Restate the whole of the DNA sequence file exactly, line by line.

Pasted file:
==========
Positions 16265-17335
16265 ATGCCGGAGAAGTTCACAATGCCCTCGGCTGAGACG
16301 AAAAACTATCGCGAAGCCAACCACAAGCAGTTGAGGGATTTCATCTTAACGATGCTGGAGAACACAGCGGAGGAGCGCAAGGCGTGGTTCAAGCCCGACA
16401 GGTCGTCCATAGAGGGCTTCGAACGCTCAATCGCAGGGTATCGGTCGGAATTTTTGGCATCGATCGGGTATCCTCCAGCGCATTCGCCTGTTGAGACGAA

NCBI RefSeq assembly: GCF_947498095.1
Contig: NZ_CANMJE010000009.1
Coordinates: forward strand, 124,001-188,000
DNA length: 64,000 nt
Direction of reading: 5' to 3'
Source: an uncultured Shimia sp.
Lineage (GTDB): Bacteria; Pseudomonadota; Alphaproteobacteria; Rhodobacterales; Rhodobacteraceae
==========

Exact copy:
Positions 16265-17335
16265 ATGCCGGAGAAGTTCACAATGCCCTCGGCTGAGACG
16301 AAAAACTATCGCGAAGCCAACCACAAGCAGTTGAGGGATTTCATCTTAACGATGCTGGAGAACACAGCGGAGGAGCGCAAGGCGTGGTTCAAGCCCGACA
16401 GGTCGTCCATAGAGGGCTTCGAACGCTCAATCGCAGGGTATCGGTCGGAATTTTTGGCATCGATCGGGTATCCTCCAGCGCATTCGCCTGTTGAGACGAA

NCBI RefSeq assembly: GCF_947498095.1
Contig: NZ_CANMJE010000009.1
Coordinates: forward strand, 124,001-188,000
DNA length: 64,000 nt
Direction of reading: 5' to 3'
Source: an uncultured Shimia sp.
Lineage (GTDB): Bacteria; Pseudomonadota; Alphaproteobacteria; Rhodobacterales; Rhodobacteraceae